Shinnecocks Look to Seminoles for Assistance

The star-crossed Shinnecock Nation of New York has turned to another supporter for assistance, the Seminole tribe, which dominates Florida’s gaming industry. The Shinnecocks want to build a casino on Long Island. The tribe split with previous benefactor, Michael Malik in 2012.

Leadership from the Shinnecock Indian Nation have been communicating with the Seminole Tribe of Florida in hopes of building a mutually beneficial partnership which could right their ship. In 2003, Gateway Casino Resorts formed a partnership with the Shinnecocks, paying them nearly 0,000 a month while providing massive legal support.

The tribe has had a rocky history in regards to casino development, and Gateway has finally said enough is enough. The contracts with Gateway and its principal, Michael J. Malik, fell apart in 2012 with Gateway halting all payments to the tribe, which was used to pay the salaries of over two dozen tribal employees. Through the near decade, it had been reported Gateway invested roughly $50 million in the Shinnecock’s casino effort, who’s partnership right was purchased from the tribe’s original development partner, Ivy K. Ong.

Early on in Shinnecock’s push for a casino, a market study conducted by Ong determined a casino on Long Island had the potential to show $1 billion in annual profits just 10 years after launch. While many in the tribe salivated at the prospect, most thought it would be logical to start off building smaller casinos, to get their feet wet, and generate revenue while plans for a larger Vegas-style casino and hotel property were being developed.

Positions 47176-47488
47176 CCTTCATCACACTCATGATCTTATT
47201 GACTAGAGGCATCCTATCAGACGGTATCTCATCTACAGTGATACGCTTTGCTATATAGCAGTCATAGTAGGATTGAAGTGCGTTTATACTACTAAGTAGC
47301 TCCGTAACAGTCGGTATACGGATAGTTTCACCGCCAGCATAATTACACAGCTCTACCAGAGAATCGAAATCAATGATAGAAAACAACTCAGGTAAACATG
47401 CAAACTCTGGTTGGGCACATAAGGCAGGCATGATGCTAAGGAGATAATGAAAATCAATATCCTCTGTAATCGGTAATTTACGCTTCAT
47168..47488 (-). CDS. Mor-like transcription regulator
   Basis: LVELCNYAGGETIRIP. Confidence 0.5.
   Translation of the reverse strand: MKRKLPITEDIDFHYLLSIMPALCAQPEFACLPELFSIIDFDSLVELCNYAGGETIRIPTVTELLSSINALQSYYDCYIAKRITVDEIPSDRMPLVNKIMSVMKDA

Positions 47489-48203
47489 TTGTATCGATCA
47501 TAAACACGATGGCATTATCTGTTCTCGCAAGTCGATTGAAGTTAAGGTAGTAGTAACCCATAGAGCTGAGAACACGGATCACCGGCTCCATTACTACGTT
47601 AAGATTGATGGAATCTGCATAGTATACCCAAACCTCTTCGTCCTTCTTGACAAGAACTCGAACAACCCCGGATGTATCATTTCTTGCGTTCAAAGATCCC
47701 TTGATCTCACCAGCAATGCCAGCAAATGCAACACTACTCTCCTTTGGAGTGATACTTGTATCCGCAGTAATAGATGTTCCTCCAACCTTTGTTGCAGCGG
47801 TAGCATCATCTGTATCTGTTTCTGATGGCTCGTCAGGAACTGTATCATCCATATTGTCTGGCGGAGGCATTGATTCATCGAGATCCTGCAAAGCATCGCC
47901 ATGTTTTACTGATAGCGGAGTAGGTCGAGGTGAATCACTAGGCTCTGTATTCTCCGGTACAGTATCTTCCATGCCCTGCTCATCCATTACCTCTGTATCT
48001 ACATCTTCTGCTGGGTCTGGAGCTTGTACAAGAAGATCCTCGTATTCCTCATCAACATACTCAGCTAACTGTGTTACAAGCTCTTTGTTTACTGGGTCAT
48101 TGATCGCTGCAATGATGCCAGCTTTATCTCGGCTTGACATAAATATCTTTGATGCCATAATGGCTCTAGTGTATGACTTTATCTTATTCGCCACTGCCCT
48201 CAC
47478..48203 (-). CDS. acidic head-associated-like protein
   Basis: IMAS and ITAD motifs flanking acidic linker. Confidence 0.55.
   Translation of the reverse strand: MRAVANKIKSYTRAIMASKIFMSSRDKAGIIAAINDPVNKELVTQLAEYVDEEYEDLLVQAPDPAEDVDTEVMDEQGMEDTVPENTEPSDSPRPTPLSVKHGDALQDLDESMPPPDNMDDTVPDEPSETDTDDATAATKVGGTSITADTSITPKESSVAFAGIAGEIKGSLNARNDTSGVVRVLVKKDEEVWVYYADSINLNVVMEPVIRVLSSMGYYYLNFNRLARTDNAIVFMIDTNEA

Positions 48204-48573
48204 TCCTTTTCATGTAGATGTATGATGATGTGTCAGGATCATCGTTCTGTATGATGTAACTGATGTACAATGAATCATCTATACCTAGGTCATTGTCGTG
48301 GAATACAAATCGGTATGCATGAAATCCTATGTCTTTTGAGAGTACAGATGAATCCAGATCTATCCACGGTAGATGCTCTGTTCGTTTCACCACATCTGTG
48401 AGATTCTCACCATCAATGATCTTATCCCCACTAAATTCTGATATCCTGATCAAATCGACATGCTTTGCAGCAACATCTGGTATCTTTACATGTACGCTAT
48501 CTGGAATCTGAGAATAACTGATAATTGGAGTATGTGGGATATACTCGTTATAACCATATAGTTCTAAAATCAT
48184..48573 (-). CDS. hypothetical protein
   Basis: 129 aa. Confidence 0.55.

Malik, who from the beginning was set on building a mega Class III casino-resort near New York, did not agree with the logic. While building a smaller Class II facility could be developed much quicker, revenues would need to be built gradually, something he had no intention of being a part of.

Tribe members also are kept in the dark in regards to the casino plans, and according to one tribe member, “They’re told very little with regard to the details of anything. Nothing is explained clearly. They are just given something to vote on, and most people are only going by what they’ve heard, just around.”

In October, the tribe voted to disband their five-member Gaming Authority, which was established to oversee their casino effort while handling negotiations with non-native casino partners. The vote came after it became known an FBI investigation into the Gaming Authority and some of its members took place. Mere weeks after the investigation inside the Shinnecock Reservation, offices and the home of one authority member were destroyed in what investigators are calling an intentionally set fire. At this time, no arrests or charges have been filed in relation to the FBI investigation or the arson.